#9 Shadrack

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Posted 02 May 2013 - 01:06

Don't have a Mac, but for people using non-Apple SSDs on their Macs you may want to make sure TRIM is enabled:

http://www.return1.a...-mountain-lion/

But yes, SSDs are fun on any computer.


I'm not an SSD expert by any means. When I first got my SSD I researched this some and found a lot of conflicting opinions on if this was (1) necessary, and (2) a good idea. Some folks even argued that for newer drives turning on software side trim in Mac OS X is not only unnecessary, but could actually degrade the performance of the drive and possibly lesson its life span.

When I first setup my SSD on my Mac, I followed this "hack" that you have linked to to enable TRIM (because the 'OMG **TRIM** is bomb you need it' opinion was pretty prevalent across the Internet). With every OS X update I had to reapply the hack and eventually just stopped reapply the hack. So I went w/o "hacked in TRIM" support and I really didn't notice any difference at all in performance. I've been using an Intel 320 series 80GB SSD w/o using this TRIM hack for over a year and a half now and still have not noticed any change in performance.

In any case, I'm always leery about stuff not directly supported by Apple. One thought is that Apple intentionally cripples SSDs that they don't support. Somewhat related, I believe there have been issues with users replacing iMac HDD/SSD with their own SSD and the result was every fan inside the iMac went to full throttle (something having to do with Apple using a specific SSD that had a temperature sensing feature that was relayed to the main board). I wouldn't put it pass Apple, anyway, and it is crummy that even in Mountain Lion they still have made TRIM support an official OS X feature for anything other than the Apple stock SSDs and ones officially purchased and installed through them.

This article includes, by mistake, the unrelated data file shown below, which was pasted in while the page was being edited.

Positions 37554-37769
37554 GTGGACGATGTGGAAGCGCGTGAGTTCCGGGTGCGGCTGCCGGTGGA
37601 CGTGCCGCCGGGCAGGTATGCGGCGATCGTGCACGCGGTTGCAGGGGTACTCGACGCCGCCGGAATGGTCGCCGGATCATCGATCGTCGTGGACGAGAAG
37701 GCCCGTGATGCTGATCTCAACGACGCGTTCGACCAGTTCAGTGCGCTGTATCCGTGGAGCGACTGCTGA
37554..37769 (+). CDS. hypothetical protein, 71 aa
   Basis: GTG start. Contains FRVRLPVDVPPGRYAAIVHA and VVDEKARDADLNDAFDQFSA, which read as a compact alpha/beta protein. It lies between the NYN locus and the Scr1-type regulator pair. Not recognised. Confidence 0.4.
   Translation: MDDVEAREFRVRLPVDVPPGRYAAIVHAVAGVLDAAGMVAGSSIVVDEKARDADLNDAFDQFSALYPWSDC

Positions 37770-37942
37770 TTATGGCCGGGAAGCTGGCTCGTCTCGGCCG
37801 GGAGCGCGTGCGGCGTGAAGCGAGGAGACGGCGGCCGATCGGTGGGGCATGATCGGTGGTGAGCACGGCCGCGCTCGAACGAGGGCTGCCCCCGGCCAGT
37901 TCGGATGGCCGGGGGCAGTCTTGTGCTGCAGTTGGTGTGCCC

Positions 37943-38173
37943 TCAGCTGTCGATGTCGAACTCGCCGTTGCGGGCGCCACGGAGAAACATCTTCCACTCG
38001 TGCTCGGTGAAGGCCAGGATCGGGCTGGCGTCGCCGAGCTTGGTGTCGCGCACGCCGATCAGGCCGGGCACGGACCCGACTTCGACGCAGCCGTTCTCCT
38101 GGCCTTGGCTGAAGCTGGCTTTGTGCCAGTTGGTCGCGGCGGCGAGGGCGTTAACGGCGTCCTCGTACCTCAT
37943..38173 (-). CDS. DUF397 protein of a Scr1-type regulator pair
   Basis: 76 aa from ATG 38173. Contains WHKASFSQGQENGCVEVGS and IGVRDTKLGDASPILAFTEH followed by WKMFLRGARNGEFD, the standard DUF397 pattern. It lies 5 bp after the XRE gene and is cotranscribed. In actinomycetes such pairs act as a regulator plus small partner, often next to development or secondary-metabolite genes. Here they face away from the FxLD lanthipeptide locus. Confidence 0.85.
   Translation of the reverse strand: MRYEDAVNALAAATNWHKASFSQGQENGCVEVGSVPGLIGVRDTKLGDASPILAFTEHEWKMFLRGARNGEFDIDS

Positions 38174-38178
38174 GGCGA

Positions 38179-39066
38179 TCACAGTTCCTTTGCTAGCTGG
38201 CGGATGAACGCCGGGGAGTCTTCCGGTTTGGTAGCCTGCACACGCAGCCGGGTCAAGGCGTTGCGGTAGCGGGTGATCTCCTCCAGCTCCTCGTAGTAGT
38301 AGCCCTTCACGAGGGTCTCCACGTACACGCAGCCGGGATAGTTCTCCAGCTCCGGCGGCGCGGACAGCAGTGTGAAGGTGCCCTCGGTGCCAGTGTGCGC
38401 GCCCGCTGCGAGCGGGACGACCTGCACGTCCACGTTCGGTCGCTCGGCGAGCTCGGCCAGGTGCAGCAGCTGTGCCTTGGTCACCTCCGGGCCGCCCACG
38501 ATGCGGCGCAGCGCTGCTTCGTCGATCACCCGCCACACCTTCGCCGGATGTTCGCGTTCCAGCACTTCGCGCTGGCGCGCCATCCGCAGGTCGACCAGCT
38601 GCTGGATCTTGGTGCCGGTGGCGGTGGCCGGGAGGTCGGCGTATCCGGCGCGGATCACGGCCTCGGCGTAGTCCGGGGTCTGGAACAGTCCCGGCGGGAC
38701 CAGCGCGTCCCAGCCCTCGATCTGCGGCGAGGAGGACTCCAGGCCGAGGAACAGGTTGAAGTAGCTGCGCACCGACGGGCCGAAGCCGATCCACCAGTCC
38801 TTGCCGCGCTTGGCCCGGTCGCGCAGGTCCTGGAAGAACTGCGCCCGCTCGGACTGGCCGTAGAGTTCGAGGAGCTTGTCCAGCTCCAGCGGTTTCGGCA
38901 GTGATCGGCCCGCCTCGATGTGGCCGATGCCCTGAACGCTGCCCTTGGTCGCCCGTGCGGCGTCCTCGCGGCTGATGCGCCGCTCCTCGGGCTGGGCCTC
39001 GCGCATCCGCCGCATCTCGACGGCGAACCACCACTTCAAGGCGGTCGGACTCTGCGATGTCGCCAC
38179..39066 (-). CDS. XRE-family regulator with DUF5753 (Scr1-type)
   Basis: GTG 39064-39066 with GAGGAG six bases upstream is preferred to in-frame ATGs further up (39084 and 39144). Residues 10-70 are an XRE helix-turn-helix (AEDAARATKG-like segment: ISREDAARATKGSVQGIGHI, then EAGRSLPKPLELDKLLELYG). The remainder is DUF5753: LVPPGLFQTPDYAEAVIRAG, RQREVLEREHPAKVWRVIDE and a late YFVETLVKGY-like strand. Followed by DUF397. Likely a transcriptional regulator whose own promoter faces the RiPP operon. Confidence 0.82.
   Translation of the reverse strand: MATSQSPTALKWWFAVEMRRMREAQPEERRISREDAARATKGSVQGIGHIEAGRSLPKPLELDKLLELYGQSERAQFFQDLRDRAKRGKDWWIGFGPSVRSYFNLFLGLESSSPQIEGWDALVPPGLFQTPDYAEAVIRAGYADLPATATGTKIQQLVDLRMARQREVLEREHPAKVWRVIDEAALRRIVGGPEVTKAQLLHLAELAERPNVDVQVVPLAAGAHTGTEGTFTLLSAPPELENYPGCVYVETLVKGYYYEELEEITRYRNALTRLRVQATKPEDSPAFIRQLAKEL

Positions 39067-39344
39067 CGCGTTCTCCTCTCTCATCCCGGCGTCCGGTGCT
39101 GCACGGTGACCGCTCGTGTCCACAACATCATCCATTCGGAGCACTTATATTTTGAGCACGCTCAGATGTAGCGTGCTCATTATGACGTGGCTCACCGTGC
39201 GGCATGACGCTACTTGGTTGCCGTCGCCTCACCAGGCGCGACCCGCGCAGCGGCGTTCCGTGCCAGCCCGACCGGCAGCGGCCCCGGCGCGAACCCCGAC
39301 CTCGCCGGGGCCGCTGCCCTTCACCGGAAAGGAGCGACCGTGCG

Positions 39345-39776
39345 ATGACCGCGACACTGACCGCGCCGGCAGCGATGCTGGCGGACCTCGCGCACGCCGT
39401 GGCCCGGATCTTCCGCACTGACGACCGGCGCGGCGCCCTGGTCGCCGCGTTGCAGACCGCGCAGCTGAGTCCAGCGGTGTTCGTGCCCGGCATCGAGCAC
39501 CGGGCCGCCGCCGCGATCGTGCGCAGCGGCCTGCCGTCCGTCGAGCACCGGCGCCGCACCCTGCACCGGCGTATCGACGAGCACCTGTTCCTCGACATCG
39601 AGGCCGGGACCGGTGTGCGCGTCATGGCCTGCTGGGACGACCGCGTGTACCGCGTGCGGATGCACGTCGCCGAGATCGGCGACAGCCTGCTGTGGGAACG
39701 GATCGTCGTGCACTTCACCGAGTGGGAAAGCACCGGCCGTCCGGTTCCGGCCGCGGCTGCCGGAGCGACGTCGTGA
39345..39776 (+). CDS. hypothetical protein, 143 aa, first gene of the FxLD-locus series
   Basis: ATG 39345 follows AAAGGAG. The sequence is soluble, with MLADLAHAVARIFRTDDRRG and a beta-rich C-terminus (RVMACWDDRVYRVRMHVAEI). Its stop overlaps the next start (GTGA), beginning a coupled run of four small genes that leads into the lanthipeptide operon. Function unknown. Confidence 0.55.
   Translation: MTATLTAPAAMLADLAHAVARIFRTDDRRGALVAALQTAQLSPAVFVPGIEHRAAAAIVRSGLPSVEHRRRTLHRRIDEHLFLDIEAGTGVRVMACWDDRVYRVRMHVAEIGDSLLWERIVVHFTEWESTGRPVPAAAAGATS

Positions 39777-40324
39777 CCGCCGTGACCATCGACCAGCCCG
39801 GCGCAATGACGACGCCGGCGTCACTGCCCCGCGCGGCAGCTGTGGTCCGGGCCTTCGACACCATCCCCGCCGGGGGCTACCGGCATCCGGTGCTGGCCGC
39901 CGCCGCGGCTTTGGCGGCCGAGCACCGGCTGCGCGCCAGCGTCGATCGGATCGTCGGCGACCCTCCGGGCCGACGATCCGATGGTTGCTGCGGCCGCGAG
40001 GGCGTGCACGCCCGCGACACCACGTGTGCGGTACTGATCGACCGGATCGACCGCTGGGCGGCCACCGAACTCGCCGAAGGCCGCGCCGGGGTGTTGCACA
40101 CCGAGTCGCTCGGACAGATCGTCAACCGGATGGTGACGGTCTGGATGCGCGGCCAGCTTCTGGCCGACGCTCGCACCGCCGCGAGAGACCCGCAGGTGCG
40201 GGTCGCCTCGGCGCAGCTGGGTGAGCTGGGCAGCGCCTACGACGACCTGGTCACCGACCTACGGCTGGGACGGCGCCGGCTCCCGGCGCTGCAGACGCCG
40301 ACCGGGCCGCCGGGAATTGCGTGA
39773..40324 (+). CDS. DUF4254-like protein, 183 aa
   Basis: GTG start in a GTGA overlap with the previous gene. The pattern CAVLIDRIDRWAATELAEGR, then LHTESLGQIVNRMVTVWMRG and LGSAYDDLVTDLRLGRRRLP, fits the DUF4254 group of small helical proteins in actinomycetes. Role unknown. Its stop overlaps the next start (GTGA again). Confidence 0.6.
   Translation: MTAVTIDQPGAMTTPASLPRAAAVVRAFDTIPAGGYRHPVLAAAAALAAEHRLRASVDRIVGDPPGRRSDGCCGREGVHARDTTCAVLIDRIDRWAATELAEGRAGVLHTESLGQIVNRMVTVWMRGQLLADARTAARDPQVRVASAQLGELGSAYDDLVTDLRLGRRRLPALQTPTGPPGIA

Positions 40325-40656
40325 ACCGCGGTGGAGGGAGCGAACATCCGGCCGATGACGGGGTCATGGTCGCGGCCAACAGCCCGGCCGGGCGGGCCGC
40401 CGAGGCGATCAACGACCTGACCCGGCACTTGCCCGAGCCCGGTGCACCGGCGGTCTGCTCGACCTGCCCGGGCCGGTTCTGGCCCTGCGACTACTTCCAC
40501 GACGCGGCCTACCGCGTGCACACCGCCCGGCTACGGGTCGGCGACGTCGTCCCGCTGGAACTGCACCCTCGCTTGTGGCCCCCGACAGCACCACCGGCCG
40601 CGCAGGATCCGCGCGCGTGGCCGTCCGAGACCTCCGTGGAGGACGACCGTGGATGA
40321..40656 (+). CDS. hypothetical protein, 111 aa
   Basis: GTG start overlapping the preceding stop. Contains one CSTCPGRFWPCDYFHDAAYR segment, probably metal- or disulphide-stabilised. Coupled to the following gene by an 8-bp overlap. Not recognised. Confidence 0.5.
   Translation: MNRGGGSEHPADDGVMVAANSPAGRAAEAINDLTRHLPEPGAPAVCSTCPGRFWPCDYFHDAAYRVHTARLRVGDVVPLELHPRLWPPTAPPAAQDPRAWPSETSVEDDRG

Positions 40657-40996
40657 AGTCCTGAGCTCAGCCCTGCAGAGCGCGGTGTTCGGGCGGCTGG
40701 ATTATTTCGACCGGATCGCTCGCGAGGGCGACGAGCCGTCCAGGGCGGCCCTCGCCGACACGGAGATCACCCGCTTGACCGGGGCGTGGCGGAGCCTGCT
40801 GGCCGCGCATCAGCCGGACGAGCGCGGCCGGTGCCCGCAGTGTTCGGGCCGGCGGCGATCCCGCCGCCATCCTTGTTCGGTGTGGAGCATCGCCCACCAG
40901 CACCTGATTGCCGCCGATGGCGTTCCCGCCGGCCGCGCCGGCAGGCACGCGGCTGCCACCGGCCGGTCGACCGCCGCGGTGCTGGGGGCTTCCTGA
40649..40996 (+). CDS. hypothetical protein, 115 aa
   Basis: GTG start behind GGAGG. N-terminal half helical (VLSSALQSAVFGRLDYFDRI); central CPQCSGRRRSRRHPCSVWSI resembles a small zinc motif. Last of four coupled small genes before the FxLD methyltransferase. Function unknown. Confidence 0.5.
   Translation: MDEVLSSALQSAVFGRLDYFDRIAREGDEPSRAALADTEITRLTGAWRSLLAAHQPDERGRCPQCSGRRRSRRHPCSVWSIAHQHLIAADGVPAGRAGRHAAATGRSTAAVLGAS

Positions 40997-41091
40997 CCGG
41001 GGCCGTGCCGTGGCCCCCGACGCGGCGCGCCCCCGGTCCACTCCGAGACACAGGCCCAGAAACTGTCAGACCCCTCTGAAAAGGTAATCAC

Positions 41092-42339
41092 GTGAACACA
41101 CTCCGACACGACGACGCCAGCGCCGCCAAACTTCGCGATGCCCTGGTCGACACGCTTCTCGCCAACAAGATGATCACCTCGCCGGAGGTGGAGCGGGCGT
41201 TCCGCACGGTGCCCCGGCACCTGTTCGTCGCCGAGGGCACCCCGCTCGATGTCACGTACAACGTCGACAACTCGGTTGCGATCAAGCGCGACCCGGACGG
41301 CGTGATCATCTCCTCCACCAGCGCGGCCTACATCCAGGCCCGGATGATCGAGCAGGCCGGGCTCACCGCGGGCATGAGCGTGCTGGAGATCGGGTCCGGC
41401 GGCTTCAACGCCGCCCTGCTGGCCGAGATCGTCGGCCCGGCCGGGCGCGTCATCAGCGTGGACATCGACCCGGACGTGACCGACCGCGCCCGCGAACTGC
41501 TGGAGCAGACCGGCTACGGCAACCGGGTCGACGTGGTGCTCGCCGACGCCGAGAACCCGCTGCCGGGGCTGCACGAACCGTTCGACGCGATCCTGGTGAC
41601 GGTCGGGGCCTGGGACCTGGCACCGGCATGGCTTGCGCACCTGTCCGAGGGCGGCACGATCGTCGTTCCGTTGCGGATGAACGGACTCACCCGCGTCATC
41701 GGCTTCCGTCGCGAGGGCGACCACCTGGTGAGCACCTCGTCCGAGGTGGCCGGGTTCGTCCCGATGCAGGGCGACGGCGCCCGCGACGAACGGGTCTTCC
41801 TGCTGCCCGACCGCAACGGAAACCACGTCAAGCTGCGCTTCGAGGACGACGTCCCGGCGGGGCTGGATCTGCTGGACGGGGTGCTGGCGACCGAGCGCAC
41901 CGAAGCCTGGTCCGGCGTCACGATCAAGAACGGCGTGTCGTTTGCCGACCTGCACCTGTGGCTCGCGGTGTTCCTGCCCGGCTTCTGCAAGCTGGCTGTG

After all of my research on TRIM support in Mac OS X, I really didn't feel all that "smarter" about the subject. There was too much "muck" on the subject that made it difficult to understand. I think I can summarize my understanding as (and take it all in with a grain of salt and please do your own research):
1) W/o TRIM support a drive will have limited write capability
2) W/o TRIM support a drives read/write speeds will degrade over time
3) W/o TRIM support the life of a drive will probably be limited
4) Apple's support for TRIM might be specific to the drives it sells
5) Newer drives have controllers that solve the same problems that operating system TRIM support solved.